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Where are they now?: Don Robinson

Thursday, May 16, 2002

By Rich Emert

Don Robinson was a fan favorite in his nine-plus seasons with the Pirates.

A hard-throwing right-hander, he also was a tough out and one of the best-hitting pitchers in club history. Robinson, who played 15 major-league seasons and went to the Giants (1987-91), Angels and Phillies (1992) after the Pirates, had four surgeries on his right shoulder and two on his right elbow and was able to bounce back after each operation. His best season with the Pirates might have been '82 when he was 15-13 as a starter with a 4.28 ERA. That same year, he hit .282 with two home runs and 16 RBIs in 85 at bats.

A 6-foot-4, 225-pounder, Robinson was a major contributor on the Pirates '79 World Series team. He was 8-8 with a 3.27 ERA and had a save and a win in the three-game sweep of Cincinnati in the National League Championship Series.

In the World Series, he was the winning pitcher in Game 2 against the Orioles. Robinson, who will be 45 in two weeks, lives in Bradenton, Fla., and coaches an AAU team, the Titans, in the summer. The team is composed of high school players, and it compiled a 51-11 record last year and was rated eighth best in the country.

Q: How did you get involved with the AAU team?

A: Chet Lemon, who used to play for the Tigers, had a team, and I would take some guys and we'd go play his team, and it was always good. That's how it started, and what I do now is get some of the top players in the area and try to get them noticed and college scholarships by playing in a lot of tournaments. We play between 60 and 70 games each summer, and this will be my ninth year doing it, but it might be my last.

Q: Why is that?

A: I've been thinking about getting back in the game as a coach. A lot of guys from my generation of players are now managing in the majors, and I've had some people call me. The longer you are away from the game the more people tend to forget about you. I think I've got something to offer.

Q: Do you still follow the Pirates?

A: Sure, I've got a satellite dish so I watch all the games. I watched [Kris] Benson pitch the other night and I can relate to what he's going through. It's not easy coming back from surgery, but I think he's going to be OK.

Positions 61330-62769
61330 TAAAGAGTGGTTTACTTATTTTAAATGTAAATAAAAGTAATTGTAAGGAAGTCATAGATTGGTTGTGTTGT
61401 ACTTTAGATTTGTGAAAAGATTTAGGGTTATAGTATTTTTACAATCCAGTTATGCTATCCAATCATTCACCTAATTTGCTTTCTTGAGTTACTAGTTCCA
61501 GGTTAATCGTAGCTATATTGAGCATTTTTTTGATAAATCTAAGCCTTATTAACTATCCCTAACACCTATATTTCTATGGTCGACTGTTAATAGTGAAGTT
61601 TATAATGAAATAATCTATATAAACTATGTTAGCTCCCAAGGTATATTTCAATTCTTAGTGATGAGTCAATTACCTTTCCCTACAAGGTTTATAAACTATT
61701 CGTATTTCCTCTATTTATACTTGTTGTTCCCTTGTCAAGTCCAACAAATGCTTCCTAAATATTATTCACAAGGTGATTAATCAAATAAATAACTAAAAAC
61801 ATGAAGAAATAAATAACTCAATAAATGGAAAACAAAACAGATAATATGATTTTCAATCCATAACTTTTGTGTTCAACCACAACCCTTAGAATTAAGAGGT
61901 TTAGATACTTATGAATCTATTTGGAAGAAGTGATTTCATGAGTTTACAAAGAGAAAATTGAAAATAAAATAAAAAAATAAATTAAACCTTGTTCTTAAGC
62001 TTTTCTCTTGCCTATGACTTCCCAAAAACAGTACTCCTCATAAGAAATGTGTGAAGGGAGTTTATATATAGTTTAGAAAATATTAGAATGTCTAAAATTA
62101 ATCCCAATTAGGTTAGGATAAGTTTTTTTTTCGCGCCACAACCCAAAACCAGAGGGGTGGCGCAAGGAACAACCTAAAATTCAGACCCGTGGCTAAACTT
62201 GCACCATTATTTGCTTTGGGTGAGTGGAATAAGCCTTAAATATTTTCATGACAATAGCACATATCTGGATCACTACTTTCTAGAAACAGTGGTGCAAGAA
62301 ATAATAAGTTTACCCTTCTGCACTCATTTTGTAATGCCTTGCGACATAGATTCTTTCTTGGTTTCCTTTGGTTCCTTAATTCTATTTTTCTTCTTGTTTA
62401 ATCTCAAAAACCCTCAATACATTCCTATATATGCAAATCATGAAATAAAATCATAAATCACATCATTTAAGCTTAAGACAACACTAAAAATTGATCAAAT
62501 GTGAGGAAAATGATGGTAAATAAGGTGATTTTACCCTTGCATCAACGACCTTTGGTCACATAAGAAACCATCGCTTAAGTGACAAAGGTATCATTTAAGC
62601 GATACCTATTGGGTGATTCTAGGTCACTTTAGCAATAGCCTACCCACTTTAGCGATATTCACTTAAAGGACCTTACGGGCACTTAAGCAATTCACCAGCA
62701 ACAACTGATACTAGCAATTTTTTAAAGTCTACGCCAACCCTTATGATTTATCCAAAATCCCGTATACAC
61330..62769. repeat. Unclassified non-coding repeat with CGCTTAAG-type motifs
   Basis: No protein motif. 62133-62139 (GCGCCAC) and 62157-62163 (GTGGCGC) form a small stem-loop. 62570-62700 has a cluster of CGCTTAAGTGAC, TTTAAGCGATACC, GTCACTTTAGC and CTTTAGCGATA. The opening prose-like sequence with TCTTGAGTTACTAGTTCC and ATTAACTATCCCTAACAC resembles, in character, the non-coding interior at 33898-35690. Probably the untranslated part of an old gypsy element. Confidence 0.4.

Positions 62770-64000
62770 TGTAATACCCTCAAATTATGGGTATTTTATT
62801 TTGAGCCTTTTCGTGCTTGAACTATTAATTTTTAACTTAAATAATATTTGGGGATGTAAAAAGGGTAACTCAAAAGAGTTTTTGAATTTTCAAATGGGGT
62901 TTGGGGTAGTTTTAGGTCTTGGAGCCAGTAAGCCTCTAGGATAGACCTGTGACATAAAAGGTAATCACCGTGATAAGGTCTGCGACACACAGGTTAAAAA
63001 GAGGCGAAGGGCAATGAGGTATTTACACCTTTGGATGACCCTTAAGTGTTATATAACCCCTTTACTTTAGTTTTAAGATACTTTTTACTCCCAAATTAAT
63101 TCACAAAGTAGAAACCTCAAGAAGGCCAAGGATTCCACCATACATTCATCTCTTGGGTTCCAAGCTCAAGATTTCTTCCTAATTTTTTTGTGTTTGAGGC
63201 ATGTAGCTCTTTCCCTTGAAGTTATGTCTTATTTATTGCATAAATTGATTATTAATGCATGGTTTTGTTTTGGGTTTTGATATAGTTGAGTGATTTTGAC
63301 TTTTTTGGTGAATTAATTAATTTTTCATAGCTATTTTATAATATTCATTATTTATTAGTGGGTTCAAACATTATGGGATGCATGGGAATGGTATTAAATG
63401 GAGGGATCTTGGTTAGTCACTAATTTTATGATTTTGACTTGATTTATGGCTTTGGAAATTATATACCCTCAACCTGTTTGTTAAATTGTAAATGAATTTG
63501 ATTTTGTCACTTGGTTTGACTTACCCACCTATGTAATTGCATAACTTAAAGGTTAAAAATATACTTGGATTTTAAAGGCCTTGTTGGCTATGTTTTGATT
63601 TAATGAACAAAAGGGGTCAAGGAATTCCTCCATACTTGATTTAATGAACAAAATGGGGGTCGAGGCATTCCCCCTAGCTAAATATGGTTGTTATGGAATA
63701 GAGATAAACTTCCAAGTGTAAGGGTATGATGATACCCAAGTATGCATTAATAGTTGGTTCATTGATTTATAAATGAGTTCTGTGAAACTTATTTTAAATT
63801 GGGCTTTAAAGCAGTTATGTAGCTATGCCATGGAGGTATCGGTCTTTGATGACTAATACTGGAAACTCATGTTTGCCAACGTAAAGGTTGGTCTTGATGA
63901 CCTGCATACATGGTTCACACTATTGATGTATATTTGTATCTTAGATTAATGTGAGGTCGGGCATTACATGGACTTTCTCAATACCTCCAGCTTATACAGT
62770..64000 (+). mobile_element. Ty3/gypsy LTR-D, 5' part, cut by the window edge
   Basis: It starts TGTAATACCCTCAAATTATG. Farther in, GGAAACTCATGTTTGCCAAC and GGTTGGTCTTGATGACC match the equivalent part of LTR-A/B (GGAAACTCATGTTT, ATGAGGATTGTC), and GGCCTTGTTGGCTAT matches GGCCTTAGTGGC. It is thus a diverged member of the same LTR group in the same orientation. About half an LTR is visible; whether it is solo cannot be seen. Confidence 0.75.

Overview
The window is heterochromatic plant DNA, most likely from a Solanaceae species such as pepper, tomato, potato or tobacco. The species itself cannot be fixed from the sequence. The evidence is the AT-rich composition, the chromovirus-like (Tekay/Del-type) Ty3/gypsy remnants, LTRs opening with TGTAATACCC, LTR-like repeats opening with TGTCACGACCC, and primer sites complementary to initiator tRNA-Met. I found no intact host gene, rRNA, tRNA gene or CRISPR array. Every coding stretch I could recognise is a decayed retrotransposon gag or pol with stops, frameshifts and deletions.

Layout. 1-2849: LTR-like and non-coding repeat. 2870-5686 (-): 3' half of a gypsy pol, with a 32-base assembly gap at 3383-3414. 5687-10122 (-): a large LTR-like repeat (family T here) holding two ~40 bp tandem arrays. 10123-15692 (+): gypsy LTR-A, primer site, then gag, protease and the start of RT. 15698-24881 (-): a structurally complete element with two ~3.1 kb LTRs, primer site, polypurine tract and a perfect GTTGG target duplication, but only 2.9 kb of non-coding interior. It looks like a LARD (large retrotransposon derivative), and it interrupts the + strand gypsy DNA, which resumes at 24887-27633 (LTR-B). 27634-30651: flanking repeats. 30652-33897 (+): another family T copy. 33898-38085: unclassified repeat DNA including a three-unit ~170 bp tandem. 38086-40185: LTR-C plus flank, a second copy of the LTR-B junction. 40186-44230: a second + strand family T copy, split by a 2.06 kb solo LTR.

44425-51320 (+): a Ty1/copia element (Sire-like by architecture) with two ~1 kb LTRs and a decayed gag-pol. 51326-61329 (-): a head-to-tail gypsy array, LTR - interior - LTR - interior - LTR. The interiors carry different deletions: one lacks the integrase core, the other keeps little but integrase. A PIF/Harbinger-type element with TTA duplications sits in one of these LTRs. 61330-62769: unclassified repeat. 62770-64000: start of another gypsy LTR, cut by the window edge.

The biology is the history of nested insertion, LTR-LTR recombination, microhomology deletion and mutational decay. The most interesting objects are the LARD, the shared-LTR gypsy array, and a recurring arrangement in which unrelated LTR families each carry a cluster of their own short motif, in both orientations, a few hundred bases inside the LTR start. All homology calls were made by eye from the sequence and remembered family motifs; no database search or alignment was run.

Q: What's the toughest part of coming back after surgery?

A: It's hard to come back and find the same arm slot that you had before. I watched Benson, and he was all over the place with his arm. It just takes time for the mind to put things back together. Guys today are lucky because they have those rehab games in the minors where they go pitch to work things out. It wasn't that way when I played. When you came back, they put you out there. [Manager] Chuck Tanner would let you get your feet wet by letting you pitch the eighth inning of a game that was out of hand, but you had to come back and prove it in the majors.

Q: You were such a good hitter. Were you signed as a pitcher or a position player?

A: Both, but when they saw how hard I could throw they kept me as a pitcher. I was a good guess hitter. I was always looking to hit the curveball. I did that because in meetings we'd have before games the manager would always say to throw the opposing pitcher curveballs. I figured the manager of the other team was telling his guy the same thing, so I looked for the curve, and in most cases, the curve you throw the pitcher isn't a real good one.

Q: Did being a good hitter help you as a pitcher?

A: It kept me in games a lot longer. There were probably five to 10 games a year that the manager left me out there because I could hit, and that gave me more chances to pick up a victory.

Q: The Pirates used you as a pinch-hitter more than a couple of times. You had to like that?

A: The final game of one season, Chuck started me in left field against the Phillies and I went 2 for 3 with two RBIs. He took me out in the seventh and put Lee Lacy in for defensive purposes, and the first ball hit to him he dropped. I had a few chances before that and didn't drop one.

Q: What was it like being the youngster on the World Series team in 1979?

A: That was a great experience, and you could not have asked for a better group of guys to learn the game from. It was just such a loose bunch. The visiting clubhouse guys couldn't wait for us to show up. Win or lose, the music was always blasting. I can remember Chuck coming in after we were down three game to one to Baltimore in the Series, and he just said that he knew we hadn't played our best baseball yet and that all we had to do was win three games in a row and to turn the stereo back up. That's the way it was.

Q: Tanner was easy to play for, huh?

A: He just let you do whatever you wanted. We never had any meetings. When I was with the Giants, [manager] Roger Craig held a meeting once a week whether we needed one or not.

Q: Sounds like you didn't want to leave the Pirates, right?

A: When I was traded to the Giants, I cried.

Q: How about hitters? Were there one or two guys you had success against?

A: Mike Schmidt. I think he hit something like .116 against me, but he hit his 500th homer off me and that's all anybody remembers. He did it in the ninth inning to give [the Phillies] an 8-6 win. Von Hayes, who always hit me well, batted ahead of Schmidt, and I pitched around him to get to Schmidt. Then he hits a fastball over the fence and everybody said I gave up the home run on purpose. Come on ...

Q: Anybody else?

A: Tony Gwynn. I'm on his list of the 10 toughest pitchers he faced. Then there was Jack Clark, who must have hit six or seven game-winning homers -- what do they call those now, walk-off homers, where you walk off the field ... bus in 30 minutes -- off me.

Play "The Game" and send comments on "Where Are They Now?" to Rich Emert at emert196@attbi.com.

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